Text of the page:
Oil palm is today the fastest growing monoculture in the tropics. Indonesia is the world's largest producer. The country has witnessed a massive conversion of customary (adat) land to oil palm (and fast-wood) plantations. Between 1967 and 2007, oil palm monocultures have increased about 50 times and the government is planning to expand the area under plantation.
In 2004 in the present case, representatives of the three villages and some 30 more tribes coming from the region of Tongod met Sabah’s Deputy Chief Minister of Land in Kota Kinabalu. The group demanded the government to recognize customary rights and to halt reallocation of lands to logging and plantation corporations. In Tongod and across Sabah, entire villages have been resettled against their will. Important areas of rainforests and farms have been clear-cut. Replanting in oil palm monocultures is causing erosion, contamination from agrochemicals and loss of livelihoods. Peaceful protests have resulted in both government silence and police repression. With the assistance of NGOs, villagers have filed a court case against the State and two plantation companies. The case is the first deliberate test of Sabah’s land tenure laws with regards to indigenous peoples.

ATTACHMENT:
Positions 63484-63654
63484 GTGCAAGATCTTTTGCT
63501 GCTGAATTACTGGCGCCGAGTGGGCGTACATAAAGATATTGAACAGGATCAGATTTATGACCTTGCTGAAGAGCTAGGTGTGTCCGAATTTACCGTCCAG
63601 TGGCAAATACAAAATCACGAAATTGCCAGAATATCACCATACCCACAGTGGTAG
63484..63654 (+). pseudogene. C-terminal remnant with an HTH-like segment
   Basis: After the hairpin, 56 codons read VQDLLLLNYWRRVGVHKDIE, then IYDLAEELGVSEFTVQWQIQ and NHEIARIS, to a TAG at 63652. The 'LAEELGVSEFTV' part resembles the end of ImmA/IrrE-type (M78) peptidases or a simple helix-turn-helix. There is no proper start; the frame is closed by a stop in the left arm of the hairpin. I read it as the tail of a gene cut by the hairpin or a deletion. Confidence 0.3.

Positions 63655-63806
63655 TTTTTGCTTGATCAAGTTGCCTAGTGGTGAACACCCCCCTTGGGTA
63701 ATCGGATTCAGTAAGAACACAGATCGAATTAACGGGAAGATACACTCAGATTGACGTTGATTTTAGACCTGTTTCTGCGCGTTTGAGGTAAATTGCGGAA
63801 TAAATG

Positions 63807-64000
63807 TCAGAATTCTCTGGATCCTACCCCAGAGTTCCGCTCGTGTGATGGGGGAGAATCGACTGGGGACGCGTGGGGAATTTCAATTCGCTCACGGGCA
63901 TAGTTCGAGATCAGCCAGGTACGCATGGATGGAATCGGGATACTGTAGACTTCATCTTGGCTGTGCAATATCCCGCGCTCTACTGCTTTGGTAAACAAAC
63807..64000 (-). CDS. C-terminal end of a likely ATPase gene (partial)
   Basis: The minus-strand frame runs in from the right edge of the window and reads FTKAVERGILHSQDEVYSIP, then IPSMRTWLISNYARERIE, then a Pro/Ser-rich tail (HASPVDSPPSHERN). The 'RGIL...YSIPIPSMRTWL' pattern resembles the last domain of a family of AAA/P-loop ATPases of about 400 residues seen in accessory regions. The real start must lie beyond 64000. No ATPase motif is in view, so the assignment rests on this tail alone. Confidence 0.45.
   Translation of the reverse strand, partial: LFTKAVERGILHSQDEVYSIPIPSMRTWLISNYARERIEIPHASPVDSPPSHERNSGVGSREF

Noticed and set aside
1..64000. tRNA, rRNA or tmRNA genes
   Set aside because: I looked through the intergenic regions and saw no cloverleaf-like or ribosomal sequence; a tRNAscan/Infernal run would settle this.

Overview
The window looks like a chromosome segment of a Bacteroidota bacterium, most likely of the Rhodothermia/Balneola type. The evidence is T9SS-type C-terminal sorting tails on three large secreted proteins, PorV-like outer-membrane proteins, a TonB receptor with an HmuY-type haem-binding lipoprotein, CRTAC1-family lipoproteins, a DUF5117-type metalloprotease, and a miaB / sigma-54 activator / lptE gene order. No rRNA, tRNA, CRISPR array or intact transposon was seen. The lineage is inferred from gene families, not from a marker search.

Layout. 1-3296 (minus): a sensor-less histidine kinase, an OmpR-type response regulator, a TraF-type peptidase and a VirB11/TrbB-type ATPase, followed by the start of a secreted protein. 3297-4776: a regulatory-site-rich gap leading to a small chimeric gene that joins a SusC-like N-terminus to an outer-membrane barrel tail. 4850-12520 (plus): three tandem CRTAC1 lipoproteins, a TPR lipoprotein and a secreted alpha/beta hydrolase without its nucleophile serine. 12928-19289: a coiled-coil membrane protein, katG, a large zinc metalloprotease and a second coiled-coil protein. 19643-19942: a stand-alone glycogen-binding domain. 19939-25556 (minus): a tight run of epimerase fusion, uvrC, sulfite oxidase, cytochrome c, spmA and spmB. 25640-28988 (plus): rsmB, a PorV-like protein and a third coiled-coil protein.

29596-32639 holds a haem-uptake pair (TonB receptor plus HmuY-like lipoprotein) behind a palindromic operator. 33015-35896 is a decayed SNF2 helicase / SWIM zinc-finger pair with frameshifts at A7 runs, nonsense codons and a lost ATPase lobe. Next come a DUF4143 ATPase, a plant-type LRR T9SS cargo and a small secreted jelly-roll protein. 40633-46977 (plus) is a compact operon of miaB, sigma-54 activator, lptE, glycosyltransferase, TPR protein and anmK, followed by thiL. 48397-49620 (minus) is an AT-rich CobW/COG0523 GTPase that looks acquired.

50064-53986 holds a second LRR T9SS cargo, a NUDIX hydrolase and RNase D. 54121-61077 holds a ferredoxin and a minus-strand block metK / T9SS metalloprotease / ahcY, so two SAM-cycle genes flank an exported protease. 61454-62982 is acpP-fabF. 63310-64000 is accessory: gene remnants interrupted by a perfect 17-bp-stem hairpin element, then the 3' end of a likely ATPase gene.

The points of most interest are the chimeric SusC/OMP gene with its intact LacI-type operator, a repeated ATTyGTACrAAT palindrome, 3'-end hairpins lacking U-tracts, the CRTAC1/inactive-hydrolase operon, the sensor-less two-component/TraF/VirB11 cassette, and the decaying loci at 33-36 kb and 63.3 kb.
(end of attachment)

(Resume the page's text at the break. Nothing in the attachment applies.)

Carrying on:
After a long legal battle that involved different appeals, residents of seven indigenous villages of the Tongod region are now closer to their goal of benefiting from the recognition of their ancestral land. In March 2012, a High Court decision to allow their case to go to trial.